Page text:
Portrait of East German leader Erich Honecker, August 1976.
Photographer unknown, August 9, 1976, Bundesarchiv, Bild 183-R1220-401, CC-BY-SA 3.0, https://commons.wikimedia.org/wiki/File:Bundesarchiv_Bild_183-R1220-401,_Erich_Honecker.jpg
Leader of East Germany from 1971-1989, Erich Honecker was a hard-line communist and resisted the reforms of Mikhail Gorbachev.
Born in the Western German Saar region on August 25, 1912, Honecker was a communist his entire life. The son of a politically militant coal miner, he joined the youth organization of the Communist Party of Germany (KPD) at age 10. He was trained as a roofer, but at age 17 joined the KPD and a year later went to Moscow to study at the International Lenin School. Upon his return in 1931 he became an official in the KPD's youth branch. When Hitler came to power in 1933, Honecker joined the underground resistance but was arrested in 1935. In 1937 the Nazis sentenced him to 10 years of hard labor, and he spent the rest of the Nazi era in captivity, often in solitary confinement.
At the end of the war he went to Berlin and joined up with German Communist activists brought in from Moscow under the leadership of Walter Ulbricht. Their task was to prepare for KPD political dominance in postwar Germany and to assist the Soviet occupation authorities in running their zone of occupation. Honecker was in charge of various KPD youth organizations, and in 1946 he also became a founding member of the Socialist Unity Party of Germany (SED), composed of the KPD and the Social Democrats of the Soviet zone. He was a member of the SED leadership from the start, rising to candidate member of the Politburo in 1950 and full member in 1958. In 1961 he was in charge of the building of the Berlin Wall.
In 1971, when East-West relations relaxed somewhat and West Germany under Willy Brandt pursued its new Eastern policy, Honecker led a group of SED leaders in an attempt to depose Walter Ulbricht as party leader. With Moscow's support Honecker became the new leader of East Germany. During his near-two decades in office, he made the most of West Germany's eagerness to improve relations between the two German states by way of economic cooperation, loans, and buying the right of East German citizens to move to the West. But where West German politicians hoped ultimately to overcome the effects of the division of their country, Honecker used the situation to prop up his own regime. Thanks in part to large sums of West German money, the East German economy for a long time appeared rather robust, and the standard of living of the population reasonable.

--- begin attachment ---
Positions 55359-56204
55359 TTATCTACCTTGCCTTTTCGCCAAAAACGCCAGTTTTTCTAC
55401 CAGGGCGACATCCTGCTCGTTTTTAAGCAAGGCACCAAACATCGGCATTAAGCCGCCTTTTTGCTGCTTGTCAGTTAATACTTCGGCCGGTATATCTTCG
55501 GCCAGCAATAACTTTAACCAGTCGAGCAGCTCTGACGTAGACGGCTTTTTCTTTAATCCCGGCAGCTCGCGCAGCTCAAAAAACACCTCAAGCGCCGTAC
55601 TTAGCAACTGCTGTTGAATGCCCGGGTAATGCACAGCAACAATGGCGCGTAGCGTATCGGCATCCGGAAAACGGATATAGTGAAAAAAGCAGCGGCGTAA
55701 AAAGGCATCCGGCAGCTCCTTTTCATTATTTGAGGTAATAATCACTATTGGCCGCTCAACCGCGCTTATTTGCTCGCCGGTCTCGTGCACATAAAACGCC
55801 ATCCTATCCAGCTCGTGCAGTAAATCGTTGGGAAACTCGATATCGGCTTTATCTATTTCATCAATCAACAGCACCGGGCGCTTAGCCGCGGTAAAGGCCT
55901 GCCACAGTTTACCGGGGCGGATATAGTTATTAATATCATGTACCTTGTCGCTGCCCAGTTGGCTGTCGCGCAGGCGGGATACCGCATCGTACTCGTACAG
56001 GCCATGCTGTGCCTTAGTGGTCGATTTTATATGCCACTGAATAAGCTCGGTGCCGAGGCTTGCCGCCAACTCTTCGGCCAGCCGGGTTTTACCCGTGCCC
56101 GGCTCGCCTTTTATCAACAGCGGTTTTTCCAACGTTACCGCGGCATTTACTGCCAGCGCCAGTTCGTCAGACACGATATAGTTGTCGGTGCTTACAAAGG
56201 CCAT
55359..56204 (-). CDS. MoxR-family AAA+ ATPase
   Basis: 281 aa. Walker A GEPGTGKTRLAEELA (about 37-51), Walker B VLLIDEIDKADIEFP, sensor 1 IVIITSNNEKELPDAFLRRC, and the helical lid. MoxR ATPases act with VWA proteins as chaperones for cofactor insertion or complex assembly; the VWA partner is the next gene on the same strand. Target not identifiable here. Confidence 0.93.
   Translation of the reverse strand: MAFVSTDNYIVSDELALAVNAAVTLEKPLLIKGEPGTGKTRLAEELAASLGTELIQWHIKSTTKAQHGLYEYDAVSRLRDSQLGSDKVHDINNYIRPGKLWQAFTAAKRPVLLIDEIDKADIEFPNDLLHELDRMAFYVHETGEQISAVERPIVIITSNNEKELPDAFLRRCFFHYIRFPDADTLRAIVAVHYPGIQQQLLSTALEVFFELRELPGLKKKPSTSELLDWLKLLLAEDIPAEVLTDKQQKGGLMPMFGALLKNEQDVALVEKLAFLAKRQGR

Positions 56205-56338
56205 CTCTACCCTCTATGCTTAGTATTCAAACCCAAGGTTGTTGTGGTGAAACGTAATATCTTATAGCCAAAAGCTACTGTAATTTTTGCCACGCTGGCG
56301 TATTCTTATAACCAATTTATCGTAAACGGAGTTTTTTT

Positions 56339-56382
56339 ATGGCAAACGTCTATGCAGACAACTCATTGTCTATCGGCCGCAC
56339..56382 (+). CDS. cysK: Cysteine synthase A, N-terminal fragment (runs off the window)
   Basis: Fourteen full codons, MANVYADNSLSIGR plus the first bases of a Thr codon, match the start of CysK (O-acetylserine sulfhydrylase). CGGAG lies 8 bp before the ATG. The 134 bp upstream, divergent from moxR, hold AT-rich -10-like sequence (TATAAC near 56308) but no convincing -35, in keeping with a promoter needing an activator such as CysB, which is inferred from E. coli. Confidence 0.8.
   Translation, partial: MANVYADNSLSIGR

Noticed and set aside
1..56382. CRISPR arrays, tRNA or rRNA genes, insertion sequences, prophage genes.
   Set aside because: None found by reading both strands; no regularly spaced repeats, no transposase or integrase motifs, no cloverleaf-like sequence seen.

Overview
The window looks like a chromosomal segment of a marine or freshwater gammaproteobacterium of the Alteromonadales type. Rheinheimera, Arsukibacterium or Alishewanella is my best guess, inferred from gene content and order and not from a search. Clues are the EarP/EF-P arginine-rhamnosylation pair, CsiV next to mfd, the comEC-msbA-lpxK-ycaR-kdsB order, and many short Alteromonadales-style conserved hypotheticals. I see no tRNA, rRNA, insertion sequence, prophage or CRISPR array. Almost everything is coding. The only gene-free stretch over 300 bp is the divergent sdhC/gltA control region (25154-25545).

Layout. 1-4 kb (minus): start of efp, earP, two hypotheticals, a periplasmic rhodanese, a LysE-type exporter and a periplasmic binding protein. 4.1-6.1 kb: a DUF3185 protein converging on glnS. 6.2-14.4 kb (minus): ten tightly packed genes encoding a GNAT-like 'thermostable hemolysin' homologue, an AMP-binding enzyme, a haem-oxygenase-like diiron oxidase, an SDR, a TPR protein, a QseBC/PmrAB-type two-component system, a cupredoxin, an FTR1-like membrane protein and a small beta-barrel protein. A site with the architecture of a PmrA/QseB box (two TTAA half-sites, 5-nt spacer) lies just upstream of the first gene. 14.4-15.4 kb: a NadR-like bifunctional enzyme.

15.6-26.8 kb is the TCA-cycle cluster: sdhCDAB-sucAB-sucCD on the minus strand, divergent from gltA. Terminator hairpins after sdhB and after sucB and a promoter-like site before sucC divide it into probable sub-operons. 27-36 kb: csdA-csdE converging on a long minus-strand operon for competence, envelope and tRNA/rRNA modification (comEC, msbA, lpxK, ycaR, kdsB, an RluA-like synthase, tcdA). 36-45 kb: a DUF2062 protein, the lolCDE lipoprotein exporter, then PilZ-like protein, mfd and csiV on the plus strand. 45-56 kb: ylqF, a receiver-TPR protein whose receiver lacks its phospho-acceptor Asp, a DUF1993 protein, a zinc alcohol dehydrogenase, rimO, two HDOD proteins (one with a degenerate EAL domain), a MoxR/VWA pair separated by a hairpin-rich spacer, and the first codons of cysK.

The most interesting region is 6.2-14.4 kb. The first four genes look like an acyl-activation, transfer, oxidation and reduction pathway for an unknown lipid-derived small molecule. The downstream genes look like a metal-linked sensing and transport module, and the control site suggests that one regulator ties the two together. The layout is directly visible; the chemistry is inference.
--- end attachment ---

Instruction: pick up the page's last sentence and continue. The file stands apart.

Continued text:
During the 1980s, when Soviet leader Mikhail Gorbachev began his reforms, Honecker resisted the call for change in East Germany. In the fall of 1989 this led to his replacement by his Politburo colleagues. None of this managed to prevent the collapse of the East German state a few months later. From 1989 until 1993, an ailing Honecker was constantly on the run from German prosecutors to avoid accounting for his responsibility in the killings along the East-West German border during the Cold War. He was eventually released and allowed to join his daughter in Chile. A staunch believer in communism until the very end, Honecker died of liver cancer at age 81 on May 29, 1994.
April 3, 1977
Transcript of Meeting between East German leader Erich Honecker and Cuban leader Fidel Castro, East Berlin (excerpts)
Transcript of a meeting between East German leader Erich Honecker and Cuban leader Fidel Castro, East Berlin (excerpts) regarding Castro’s visit to Somalia and Ethiopia, criticizing Siad Barre and discussing the need to help the revolution in Ethiopia
May 25, 1980
Transcript of Conversation between Cuban Premier Fidel Castro and East German leader Erich Honecker, Havana, (excerpt)
Memorandum of conversation between Castro and Honecker regarding the bilateral relations, US-Cuban relations, and Soviet-Cuban relations
April 19, 1978
Draft Letter from Honecker to Brezhnev on Ethiopian-Eritrean Talks, 19 April 1978
The letter is written by Honecker to inform Brezhnev about talks that were held between Aforki (Eritrea) and Mengistu (Ethiopia). The talks focused on the development of autonomy for the Eritreans.
May 31, 1984
Memorandum of Conversation between Erich Honecker and Kim Il Sung
Summary of the conversation between Erich Honecker and Kim Il Sung on 31 May 1984. This is a continuation of the talks suspended on 30 May due to time constraints. Discussion of internal and foreign affairs of East Germany and North Korea, especially concerning relations with China and the Soviet Union.
January 31, 1978
Memorandum of a Conversation between East German leader Erich Honecker and Siassi Aforki, General Secretary of the Revolutionary Party of Eritrea, in Berlin
Aforki briefs Honecker and SED leadership on the current situation in Ethiopia in relation to the Eritrean movement for independence.